Those are just four of the hundreds of ambushes on cops that have occurred during recent years.  Not all ambushes are fatal, and not all of them make the news, let alone the national news.  You see, it is not very newsworthy when cops get attacked in the line of duty and survive, but it happens 60,000 times a year, and of those 60,000 times, in 2017, more than 17,000 officers were injured (statistics from 2017 LEOKA report). 

Knowing the facts, that cops get assaulted by the people we contact on a very frequent basis, is not “fear based training.”  It is REALITY based training.  So, despite what the idiotic Mayor Frey thinks, there is a damned good reason that officer safety training requires cop’s to consider everyone they encounter as a potential threat.  Because they are. 

Jacob Frey perfectly exemplifies the reason that people with no experience, no expertise and no relevant training should absolutely NOT be making rules about police training, or as we are seeing in California right now with AB 392, attempting to write laws about use of force.  They do not possess the knowledge of the facts or the statistics that have, over the past couple hundred years, shaped the training cops receive.  But what makes people like Frey and the California legislators even more dangerous is that they have zero skin in the game.  No matter how wrong they might be, it will never pose a danger to them. 

And really, who cares if a bunch of silly cops get hurt or killed, right? After all, for the last decade or so, hating on the cops has been part of the Democrat/Socialist platform.

An Important Conversation About Cops, Soldiers, PTSD and Suicide

There is a private group on Facebook that a number of us who run law enforcement related pages belong to. We use it to discuss all sorts of things that we cannot talk about in public, from stupid jokes to stressful things going on in our own lives or with our own agencies. Not every member is a cop. Some are former cops, some are cop spouses, some are just highly outspoken supporters of law enforcement. Cops generally get other cops, but these folks also understand all the other crap that comes along with running a pro-LE social media page, the good and the bad. It truly is one of my favorite places in all of social media.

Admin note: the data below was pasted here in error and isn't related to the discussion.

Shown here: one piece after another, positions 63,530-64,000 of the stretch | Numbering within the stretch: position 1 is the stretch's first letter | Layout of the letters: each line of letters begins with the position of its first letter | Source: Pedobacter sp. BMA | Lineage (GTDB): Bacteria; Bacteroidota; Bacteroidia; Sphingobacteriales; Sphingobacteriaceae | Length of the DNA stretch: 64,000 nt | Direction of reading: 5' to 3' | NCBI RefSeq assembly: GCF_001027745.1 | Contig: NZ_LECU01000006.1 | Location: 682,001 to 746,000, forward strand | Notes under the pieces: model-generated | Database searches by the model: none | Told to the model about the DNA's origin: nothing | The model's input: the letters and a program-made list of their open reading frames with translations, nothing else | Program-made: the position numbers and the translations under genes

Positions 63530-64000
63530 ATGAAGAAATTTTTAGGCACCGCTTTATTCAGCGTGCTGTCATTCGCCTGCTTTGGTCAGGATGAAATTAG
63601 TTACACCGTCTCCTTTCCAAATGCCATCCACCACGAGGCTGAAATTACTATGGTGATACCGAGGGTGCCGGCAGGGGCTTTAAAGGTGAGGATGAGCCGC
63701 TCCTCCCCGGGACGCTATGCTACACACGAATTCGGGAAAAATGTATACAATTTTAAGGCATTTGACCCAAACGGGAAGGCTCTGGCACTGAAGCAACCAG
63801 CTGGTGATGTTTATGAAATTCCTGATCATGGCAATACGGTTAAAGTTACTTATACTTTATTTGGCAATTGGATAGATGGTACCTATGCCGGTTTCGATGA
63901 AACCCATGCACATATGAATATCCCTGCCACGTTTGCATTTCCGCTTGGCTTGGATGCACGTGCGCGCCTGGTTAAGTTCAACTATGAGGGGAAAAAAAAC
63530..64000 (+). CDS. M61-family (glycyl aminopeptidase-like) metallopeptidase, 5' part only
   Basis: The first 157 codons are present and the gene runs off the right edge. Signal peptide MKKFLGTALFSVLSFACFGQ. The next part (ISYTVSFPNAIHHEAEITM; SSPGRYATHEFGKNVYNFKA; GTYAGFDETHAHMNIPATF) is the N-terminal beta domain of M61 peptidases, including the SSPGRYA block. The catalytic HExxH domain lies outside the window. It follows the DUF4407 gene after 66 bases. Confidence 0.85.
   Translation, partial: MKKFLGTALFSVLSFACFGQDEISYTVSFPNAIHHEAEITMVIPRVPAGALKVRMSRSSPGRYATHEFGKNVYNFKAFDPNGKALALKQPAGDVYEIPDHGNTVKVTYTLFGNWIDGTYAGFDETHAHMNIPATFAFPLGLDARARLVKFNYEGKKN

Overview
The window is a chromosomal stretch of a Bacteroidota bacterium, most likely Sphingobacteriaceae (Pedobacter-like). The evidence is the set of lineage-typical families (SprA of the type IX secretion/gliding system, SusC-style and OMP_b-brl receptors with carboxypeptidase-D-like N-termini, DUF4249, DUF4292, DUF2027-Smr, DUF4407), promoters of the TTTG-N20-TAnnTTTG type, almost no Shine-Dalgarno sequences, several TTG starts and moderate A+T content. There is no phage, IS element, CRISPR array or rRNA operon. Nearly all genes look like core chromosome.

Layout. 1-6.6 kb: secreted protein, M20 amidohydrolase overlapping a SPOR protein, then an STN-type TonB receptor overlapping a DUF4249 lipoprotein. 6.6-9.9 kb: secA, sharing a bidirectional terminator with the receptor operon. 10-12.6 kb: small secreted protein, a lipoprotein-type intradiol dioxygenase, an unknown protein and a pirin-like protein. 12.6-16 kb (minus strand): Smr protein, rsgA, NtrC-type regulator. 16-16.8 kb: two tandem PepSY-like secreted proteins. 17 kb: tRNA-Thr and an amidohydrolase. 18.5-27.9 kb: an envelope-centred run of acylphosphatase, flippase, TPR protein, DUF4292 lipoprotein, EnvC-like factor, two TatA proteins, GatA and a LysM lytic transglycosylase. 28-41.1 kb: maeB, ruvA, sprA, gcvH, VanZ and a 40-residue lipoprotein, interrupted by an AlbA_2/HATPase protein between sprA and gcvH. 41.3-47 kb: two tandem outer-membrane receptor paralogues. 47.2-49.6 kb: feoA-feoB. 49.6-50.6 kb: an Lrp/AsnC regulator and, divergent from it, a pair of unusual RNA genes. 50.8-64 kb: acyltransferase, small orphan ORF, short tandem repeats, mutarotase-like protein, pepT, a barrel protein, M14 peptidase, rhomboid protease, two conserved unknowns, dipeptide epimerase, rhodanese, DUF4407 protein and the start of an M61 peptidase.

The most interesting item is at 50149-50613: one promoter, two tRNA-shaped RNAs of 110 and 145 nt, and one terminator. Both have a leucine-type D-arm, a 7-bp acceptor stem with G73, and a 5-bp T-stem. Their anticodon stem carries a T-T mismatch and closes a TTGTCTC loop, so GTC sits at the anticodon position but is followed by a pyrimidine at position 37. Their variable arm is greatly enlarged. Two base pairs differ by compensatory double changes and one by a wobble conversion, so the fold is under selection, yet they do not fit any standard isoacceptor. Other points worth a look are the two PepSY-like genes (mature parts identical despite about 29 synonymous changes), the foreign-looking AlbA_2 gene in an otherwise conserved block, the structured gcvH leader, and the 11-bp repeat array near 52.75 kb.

Every once in a while, a conversation in that group touches on something extremely important and should be shared publicly. The following fairly long conversation is one of those. I am sharing with the permission of the members who wrote these remarks, although most of their names have been removed for privacy.

Be forewarned, this was originally a private conversation between cops and warriors not intended for the public, so the language is raw. I chose to leave it that way because that is real life, and cops and warriors all know and accept that.

Landon Steele: (In sharing this ^^^ news article about two vets killing themselves at two different VA facilities in Georgia)

Goes double for you (cops). No deployments. You deploy everyday. I’m at a homeless shelter for vets and these guys are bitching about the VA. You guys/ ladies don’t get shit.

Longest rant ever. Been asked about this a few times today by several veterans on the ranch. Here’s my take.

Most vets aren’t fucked up because of some shit they saw or did, they’re fucked up for a few other reasons. They were sent to war by a society that abhors violence to the point squirt guns for a 5 year old is bright orange and the taking of it to school will get a call for SWAT. However that same society can’t get enough killing and war on Netflix.

Strange right?

So these young warfighers come back from the military (not combat necessarily) where they literally were taught to be appropriately violent, as are a lot of healthy, functional societies and that tribe is now gone.

They don’t miss war or killing or any of that shit, they miss the closeness of the tribe. Gender, race, sexual preference didn’t matter because their life depended on everyone in their tribe.

Now they come home after fighting the LONGEST fucking war in American history and their tribe is gone.

To add insult to injury they return to a society that doesn’t have a roll in what they did in war as the native Americans did, or Israelis do, because everyone in those societies had to fight so everyone understands and PTS was, or is, pretty much non-existent. But in America its kinda assumed now that if you did some shit overseas you must have the PTSDAIDS so eventually troops think they do.